Friday, May 11, 2007

Father and Son Cruise (Curtailed)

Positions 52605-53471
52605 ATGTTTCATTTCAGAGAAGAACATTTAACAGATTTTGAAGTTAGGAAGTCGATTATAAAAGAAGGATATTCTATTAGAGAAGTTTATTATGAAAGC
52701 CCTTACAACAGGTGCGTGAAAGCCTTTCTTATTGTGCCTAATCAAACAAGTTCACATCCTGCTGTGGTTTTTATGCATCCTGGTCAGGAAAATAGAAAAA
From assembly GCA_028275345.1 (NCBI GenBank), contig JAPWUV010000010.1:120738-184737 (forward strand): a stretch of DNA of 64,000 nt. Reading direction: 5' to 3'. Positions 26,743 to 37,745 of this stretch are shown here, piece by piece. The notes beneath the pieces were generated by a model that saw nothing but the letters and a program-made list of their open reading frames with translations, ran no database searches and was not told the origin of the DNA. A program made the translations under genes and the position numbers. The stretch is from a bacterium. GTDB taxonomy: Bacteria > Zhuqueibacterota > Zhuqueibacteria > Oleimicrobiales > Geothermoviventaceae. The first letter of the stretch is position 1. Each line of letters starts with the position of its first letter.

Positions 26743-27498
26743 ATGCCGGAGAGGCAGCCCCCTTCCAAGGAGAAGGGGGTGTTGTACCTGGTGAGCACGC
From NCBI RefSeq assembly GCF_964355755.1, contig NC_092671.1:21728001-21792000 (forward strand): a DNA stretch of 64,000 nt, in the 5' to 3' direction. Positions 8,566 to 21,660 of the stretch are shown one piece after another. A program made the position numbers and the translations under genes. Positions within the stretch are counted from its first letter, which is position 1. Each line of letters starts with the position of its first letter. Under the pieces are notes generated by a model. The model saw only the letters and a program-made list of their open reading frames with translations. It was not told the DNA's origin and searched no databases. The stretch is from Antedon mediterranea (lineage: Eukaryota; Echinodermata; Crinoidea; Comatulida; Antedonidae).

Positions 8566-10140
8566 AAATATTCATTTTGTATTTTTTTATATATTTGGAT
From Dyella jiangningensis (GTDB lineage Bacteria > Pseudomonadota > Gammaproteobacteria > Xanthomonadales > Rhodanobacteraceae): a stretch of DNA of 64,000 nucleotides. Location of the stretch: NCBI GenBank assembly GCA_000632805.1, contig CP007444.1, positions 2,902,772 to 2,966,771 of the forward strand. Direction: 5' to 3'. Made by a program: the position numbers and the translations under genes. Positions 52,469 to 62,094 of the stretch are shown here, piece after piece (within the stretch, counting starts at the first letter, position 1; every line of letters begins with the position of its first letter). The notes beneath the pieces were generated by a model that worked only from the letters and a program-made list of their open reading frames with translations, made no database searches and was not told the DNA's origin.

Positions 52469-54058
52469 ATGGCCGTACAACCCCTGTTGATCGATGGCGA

May 28-30, 2007 I was quite surprised when my father, whom I had not met for years as he is living a long distance away from me, phoned me to propose he would like to come and visit for my birthday. Yet more suprised I became when he agreed to come on a few day's sailing cruise. Maybe he was glad not having to pay for the hotel nights, or maybe he just wanted to see for himself what all this sailing talk is about. For except for some week-ends motorboating when I was a boy, he had never been sailing. We planned a four day's cruise, Sunday to Wednesday which would be concluded by a birthday dinner at my mother-in law's. However, this was not quite to go according to plan. Two days before his arrival, the cabin attendants at SAS decided to go on strike. So the flight my father was booked on, was cancelled. Fortunately he did manage to re-book to another airline, but that flight would not leave before the day after. This ment our cruise had to be shortened by one day, leaving only two nights on the boat. This also meant we could not sail that far in order to be sure to get back in time for the birthday dinner and his flight home. In the end, perhaps this was for the best. For we did not exactly have luck with the weather. Sailing in Sweden in early summer can be everything from hot and sunny to almost freezing. This time it did look quite good, at least in the beginning. We had had some warm and sunny days, and there was a warm front on its way, or so the mets seemed to think. When I picked up my dad at the airport it was still warm and sunny, but now the warm front had decided to move to the other side of the Baltic instead, bringing sun and warmth to Poland. Here, it started to rain and the temperature dropped 10 degrees C. When we came to the boat it was still quite chilly but at least the rain had stopped. This is my dad, trying his first turn at the tiller. He really is not this fat, but wears a life vest under his raingear! Still he does look a bit like a polar explorer, which he he in fact may have felt like. We had left the club harbour at 1145 and our destination was Getfoten, an island which has a nice marina, and, most importantly in this weather, a pub. The winds were light in the beginning, but came from the north, meaning that after some initial tacking to get out into more open water, we creamed along nicely on a beam reach. Still, at 1400 the wind dropped considerably and fog started to drift in. This was not good as it meant we would not get to Getfoten and the pub. We might have been able to carry on and find it in the fog (the visibility was still about one nautical mile), but we did not have enough wind to get there quickly enough as we now had started to feel a bit cold. Also we would have to cross a shipping lane, which is never a good thing to do in the fog. And if we had done it using the engine we would not have heared other vessels as the Honda is quite loud. So we decided to go into the small marina at Bosön which was close nearby. This was the right decision as the fog got a lot denser later. We had a late luch and settled to read our books. My dad has just published his first detective novel and I was eager to read it, while I had put him to read "The Riddle of the Sands" in order to get him in a nautical mood. During the evening the fog lifted and suddely there apperad a crowd of children in small dinghies, so we had some action to watch for dinner. The night was quite cold and we had to sleep in our sleeping bags with the clothes on. The next morning the wind was light, still from the north and we decided to quit on the pub and instead beat our way to an anchorage from where we easily could reach the home port later, whatever the wind decided to do. We put up the genoa instead of the jib and after a while the wind picked up enough for 4 or 5 knots of speed. Just before we reached the anchorage the sun actullay showed herself between the clouds. And the polar explorer got his sunglasses out! Soon we reached the anchorage and made fast to some small trees and the stern anchor, Swedish fashion. Don't say anything about the fenders, my wife has already mocked me about that. And they do have to be somewhere, even if we never saw another boat while in that anchorage. My dad started to explore the rocks and trees and soon became involved with a female duck as well. She got a bit disappointed though when she heard he was already married. Below she is seen on her way back to the water.... Thanks to the sun it was quite warm now and we could drink our tea sitting in the cockpit with the table out. However, at dinner time the sun was gone, the clouds where back and we dined below again. Still the night was not as cold as the first one, despite some rain in the late evening hours. The anchorage is in a small inlet called Kyrkfjärden. To get there you have to sail through a sound that is only 4 meters wide and about 1,5 m deep. So this is really a place for small boats, and even if there use to be quite a few motorboats during summer, this time we were totally alone. However, the sound has not always been this small. I have been told that 20 years ago tourists could go by steam launch from Stockholm to the small castle north of the inlet. The last morning started with the usual cloudy weather and light winds that fortunately stayed in the north so we made it home in a gentlemanly manner (not having to tack) and in good time before the fog again drifted in (and the birthday dinner started). This was not a long cruise, especially not in hours or miles sailed, but it was a nice one, despite the crap weather. At least we had the water almost for ourselves. Finally,here is a small movie clip proving that Daddy finally learned to sail.